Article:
THese FAQ appear to suggest that PSP does suport WAV format:

      http://psp-download-center.com/faq.php

      You could try this player:

      http://forums.qj.net/psp-development-forum/103679-release-wav-player-psp.html

      I think also lower frequency than 96000 Hz should work (try more typical 44100 Hz for example).

      Please let me know if you do succeed in using PSP as a remote!
      And, in case it works, some pictures would be cool!

  11. sharik said, on 12 giugno 2010 at 13:06

    hi,

    i was very excited to find your guide !

    i tried it to turn the TV ON/OFF, followed every step in your guide.
    i used audacity.
    recording was successful
    converted “by hand” according to your instructions
    when i play it (from the computer) using the emitter (2 leds with polarity reversed to one another), it does show the LED’s blinking bright in my camera, but when i bring it infront of the TV and play it does not turn on/off the tv…… i put it 1 meter away, and then closer and closer and closer to 5 Centimeters away, just didnt want to work.

    i looked on 2 bursts consecutive burst sequences, and they looked the same so i converted only one of the bursts sequance.

    i tried using a Sin wave, and a Square wave, just didnt work…

    what am i doing wrong?
    Can i show you my Audacity project files (that has all the recording and the conversion) ? if so where can i post it ?

    thanks

    • jumpjack said, on 13 giugno 2010 at 17:13

      please just send me your wav files (both original and hand-made), not the audacity project (it’s too large).
      I guess you inverted the input led, anyway I have to take a look to your sampled signal.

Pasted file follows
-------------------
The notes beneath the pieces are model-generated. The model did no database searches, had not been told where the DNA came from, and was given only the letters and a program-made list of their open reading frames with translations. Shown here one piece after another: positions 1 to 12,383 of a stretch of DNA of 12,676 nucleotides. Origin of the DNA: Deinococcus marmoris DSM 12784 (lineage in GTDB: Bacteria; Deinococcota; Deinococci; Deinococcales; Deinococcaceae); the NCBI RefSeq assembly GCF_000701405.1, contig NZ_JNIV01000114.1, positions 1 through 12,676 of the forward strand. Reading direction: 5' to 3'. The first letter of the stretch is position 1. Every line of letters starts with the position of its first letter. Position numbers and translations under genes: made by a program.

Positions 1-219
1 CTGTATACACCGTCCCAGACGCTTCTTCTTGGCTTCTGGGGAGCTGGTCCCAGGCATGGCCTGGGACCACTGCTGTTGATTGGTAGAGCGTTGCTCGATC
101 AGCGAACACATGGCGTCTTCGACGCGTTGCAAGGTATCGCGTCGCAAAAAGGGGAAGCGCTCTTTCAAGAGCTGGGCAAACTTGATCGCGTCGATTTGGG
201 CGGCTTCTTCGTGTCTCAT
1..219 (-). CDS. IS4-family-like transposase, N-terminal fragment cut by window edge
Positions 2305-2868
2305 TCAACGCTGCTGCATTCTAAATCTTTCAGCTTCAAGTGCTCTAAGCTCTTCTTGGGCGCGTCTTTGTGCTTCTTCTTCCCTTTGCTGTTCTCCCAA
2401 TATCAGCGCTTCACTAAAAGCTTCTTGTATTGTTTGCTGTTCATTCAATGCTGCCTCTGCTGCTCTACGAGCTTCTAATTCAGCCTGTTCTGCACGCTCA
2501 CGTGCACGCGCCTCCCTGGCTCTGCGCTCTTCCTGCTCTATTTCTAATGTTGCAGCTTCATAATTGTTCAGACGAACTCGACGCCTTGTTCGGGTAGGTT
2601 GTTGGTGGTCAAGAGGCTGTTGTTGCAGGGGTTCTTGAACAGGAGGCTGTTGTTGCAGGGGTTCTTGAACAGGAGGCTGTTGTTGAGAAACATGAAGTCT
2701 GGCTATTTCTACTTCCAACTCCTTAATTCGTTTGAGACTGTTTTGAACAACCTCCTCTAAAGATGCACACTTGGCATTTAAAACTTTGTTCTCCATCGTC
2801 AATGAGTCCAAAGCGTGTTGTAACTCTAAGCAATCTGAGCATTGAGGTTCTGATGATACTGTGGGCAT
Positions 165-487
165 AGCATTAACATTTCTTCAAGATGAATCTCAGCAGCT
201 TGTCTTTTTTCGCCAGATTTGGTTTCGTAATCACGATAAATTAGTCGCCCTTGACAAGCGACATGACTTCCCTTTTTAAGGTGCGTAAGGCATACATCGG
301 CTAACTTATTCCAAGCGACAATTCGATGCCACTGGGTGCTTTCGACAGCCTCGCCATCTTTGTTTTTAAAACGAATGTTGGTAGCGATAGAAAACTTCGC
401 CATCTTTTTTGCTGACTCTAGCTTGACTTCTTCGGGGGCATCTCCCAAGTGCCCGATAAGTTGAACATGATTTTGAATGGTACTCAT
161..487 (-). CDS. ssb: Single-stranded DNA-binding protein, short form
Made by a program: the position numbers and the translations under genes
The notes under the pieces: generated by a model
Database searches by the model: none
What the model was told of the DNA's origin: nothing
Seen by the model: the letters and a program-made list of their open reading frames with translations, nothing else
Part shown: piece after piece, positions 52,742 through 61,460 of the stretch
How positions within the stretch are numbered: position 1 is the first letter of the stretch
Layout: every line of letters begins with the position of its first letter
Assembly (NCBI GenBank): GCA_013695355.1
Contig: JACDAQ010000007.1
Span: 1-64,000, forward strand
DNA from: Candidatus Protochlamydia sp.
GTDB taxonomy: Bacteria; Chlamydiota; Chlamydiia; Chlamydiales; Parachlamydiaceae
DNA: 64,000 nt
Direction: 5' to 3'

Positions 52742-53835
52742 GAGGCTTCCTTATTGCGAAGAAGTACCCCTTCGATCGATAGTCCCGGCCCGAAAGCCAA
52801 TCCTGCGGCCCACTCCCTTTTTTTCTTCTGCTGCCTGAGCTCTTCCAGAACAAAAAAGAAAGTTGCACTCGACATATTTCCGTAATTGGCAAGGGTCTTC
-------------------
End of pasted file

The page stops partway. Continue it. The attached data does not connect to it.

please send to jumpjack at libero dot it .

  12. maurits said, on 22 ottobre 2010 at 16:27

    it won´t work

    1. record with audacity
    2. use RAWtoLIRC
    3. use LIRCtoledrem
    4. start comand
    5. play

  13. […] 錄製紅外線控制訊號的方式也很簡單,只需要使用一個紅外線LED。詳見老外"jumpjack"的"World’s cheapest remote control replicator: just 1$ !" 這篇文章(我也許會將它翻譯成中文)。 […]

  14. […] It’s actually a “sound wave to infrared signal converter“. Before using it to control the NEX-5, you’ll have to “record” the IR signal and convert it into a sound wave. For more information about the IR recording process, please read this blog: “World’s cheapest remote control replicator: just 1$ !’ by jumpjack“. […]

  15. […] but it’s pretty easy to capture IR signals as audio and later convert them back into IR. See this tutorial if you want to learn more about how this works and how to build […]

  16. Anonimo said, on 11 novembre 2012 at 22:00

    Thx for this tutorial, it works after some problem solved. I used the program of jumpjack for reconstitution of the IR signal
    1. record with audacity
    2. use RAWtoLIRC
    3. use LIRCtoledrem
    4. start comand

    And when i play the IR signal on my pc it works with windows player but not with winamp :o
    Anyway gj guys ant thanks ^^

  17. […] World’s cheapest remote control replicator: just 1$ !Turn your phone into an universal remote control […]

  18. Infrarot - Android-Hilfe.de said, on 8 gennaio 2013 at 11:14

    […] […]